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Friday 19 October 2018

Restricted access to penning areas at marts looks to become the "new norm"

Cattle in pens at a mart. Photo Brian Farrell.
Cattle in pens at a mart. Photo Brian Farrell.
Michael McMorrow from Dowry has special elevation for his wheelchair at Manorhamilton Mart Photo Brian Farrell
Annual Continental Show & Sale of Heifers Elphin Mart. Avoid Eye Contact at The Mart. Photo Brian Farrell
Photo Brian Farrell
Annual Continental Show & Sale of Heifers Elphin Mart. Lot Number 43A. Weight 675K. DOB 9/4/16. Breed CH. Price €1770 Photo Brian Farrell
Ray Doyle
Louise Hogan

Louise Hogan

Restricted access to penning areas at marts looks set to become the "new norm", as marts in the north-west of the country lead the way in bringing in new health and safety measures.

Mart managers pointed out the focus on protocols surrounding animal movements at marts had been on the agenda of sales yards for some time.

Ray Doyle, marts executive with ICOS, who visited a number of marts implementing the new measures including yesterday's sale at Tuam, said it would become the "new norm" and it was "well received" by most farmers.

A number of marts moved to restrict access in their yards and around the penning areas, with viewing times for those purchasing before the sales.

He acknowledged that farmers need time to view the cattle before the sale, pointing out the measures would be reviewed over the coming days to ensure they were "user friendly".

It follows the four Aurivo Marts - Ballymote Livestock Mart, Co Sligo, Mohill Livestock Mart, Co Leitrim, and Ballinrobe and Balla Livestock Marts, Co Mayo - taking the decision to close temporarily for a safety review following a man being airlifted to hospital after an incident involving a bull at Mohill Livestock Mart.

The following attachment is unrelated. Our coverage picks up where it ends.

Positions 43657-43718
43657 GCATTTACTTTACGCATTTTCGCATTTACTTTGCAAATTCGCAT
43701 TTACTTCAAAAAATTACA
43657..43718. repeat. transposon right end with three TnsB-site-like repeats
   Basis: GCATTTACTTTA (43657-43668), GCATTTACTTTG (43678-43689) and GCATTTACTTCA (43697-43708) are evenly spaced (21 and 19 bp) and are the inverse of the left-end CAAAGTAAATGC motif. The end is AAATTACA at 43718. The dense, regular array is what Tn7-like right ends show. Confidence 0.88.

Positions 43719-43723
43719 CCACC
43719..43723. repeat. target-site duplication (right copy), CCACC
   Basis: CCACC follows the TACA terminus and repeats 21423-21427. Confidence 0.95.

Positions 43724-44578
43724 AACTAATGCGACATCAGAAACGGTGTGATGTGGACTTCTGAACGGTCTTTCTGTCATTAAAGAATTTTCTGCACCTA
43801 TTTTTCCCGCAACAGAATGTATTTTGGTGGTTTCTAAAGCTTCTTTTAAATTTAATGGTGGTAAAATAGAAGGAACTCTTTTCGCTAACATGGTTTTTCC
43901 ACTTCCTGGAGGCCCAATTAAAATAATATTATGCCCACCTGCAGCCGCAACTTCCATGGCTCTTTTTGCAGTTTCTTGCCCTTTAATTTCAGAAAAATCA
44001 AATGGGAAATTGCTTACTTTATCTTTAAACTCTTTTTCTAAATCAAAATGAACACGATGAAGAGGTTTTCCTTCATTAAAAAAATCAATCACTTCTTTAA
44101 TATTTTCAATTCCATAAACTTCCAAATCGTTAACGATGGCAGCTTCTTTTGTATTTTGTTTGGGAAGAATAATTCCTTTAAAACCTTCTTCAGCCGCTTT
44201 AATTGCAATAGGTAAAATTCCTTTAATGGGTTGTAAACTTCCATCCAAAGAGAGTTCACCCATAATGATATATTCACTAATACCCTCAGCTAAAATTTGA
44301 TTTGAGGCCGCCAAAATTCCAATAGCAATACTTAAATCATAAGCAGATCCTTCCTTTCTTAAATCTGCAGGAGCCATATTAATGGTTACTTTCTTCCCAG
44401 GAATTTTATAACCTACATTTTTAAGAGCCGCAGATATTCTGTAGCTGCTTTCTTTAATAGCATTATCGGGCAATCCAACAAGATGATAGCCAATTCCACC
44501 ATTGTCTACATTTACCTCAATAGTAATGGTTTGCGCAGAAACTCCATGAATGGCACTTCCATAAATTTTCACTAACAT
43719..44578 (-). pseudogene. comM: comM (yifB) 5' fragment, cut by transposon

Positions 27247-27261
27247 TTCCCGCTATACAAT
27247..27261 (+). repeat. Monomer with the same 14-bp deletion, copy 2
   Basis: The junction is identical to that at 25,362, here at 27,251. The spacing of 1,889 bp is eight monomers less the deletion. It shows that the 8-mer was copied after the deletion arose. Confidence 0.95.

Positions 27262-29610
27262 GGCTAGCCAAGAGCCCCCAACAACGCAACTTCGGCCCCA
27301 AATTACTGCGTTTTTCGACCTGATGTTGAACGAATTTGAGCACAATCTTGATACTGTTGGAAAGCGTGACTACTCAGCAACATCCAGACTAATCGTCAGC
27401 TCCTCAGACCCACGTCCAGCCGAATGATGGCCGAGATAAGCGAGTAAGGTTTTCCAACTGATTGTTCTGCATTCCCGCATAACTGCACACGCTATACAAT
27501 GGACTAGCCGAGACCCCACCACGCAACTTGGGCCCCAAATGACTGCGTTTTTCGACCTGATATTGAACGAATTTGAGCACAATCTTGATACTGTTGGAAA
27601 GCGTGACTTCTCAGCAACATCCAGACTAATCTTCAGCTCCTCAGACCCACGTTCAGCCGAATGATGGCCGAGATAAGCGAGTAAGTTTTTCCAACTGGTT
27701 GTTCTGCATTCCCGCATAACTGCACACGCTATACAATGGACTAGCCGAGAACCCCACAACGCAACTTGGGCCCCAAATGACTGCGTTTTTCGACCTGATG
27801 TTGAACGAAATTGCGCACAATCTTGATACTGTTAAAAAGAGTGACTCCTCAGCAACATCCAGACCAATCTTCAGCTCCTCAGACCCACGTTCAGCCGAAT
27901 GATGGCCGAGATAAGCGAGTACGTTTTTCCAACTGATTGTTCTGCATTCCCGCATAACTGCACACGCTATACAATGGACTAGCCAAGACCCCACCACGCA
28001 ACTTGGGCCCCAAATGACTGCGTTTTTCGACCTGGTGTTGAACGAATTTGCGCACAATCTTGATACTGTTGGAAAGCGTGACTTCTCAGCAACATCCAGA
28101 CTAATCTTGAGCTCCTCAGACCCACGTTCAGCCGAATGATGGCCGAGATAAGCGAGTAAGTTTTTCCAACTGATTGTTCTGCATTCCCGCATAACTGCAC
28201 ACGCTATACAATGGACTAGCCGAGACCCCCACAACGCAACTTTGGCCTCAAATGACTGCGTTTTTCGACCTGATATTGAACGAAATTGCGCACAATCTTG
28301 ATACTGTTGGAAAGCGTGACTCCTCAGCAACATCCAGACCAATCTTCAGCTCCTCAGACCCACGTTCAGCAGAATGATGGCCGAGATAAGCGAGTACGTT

Castlerea Mart Crush Bars. Photo Brian Farrell
Castlerea Mart Crush Bars. Photo Brian Farrell

Aurivo confirmed Balla, Ballinrobe and Ballymote marts will reopen for business this week, while Mohill mart will reopen on Wednesday, April 25.

"New health and safety procedures will be operational. Only marts staff will be allowed in the sales yard and new rules will apply in relation to customer access to various areas of the mart, as the health and safety of our customers, members and employees is of paramount importance," Aurivo stated.

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Mr Doyle said it was about establishing an "appropriate balance" as everyone appreciates the necessity to avoid accidents.

He said they would be seeking a collective response across the marts sector to ensure that no single mart will be disadvantaged. "The cost of insurance for marts has more than doubled in the past 18 months but there hasn't been a particular jump in incidents or claims arising from marts," he said.

Mr Doyle said "health and safety" has to be top of the list and all of the drovers moving cattle in the yards are professionally trained and certified throuigh a Skillnet programme.

Some marts throughout the country have already installed overhead walkways, while others have restricted access to livestock delivery points.

Marion Devane, manager at Tuam, said they were restricting access to the yard and farmers would not be allowed in to the pens to collect their cattle.

She said they were in a lucky position as they had a runway halfway around the yard which provided a view point.

Ms Devane said it was always "tough" to bring in changes but it was the way forward. "Insurances are gone so high now, it is crazy," she said. "Who wants anyone to get hurt in a mart, it is very upsetting."

Joe Wynne, manager at Headford, said they would now permit only staff in the yards and were considering the option of installing walkways.

"The animals will be penned earlier in the day and there will be viewing time after that," he said. "It is a learning process."


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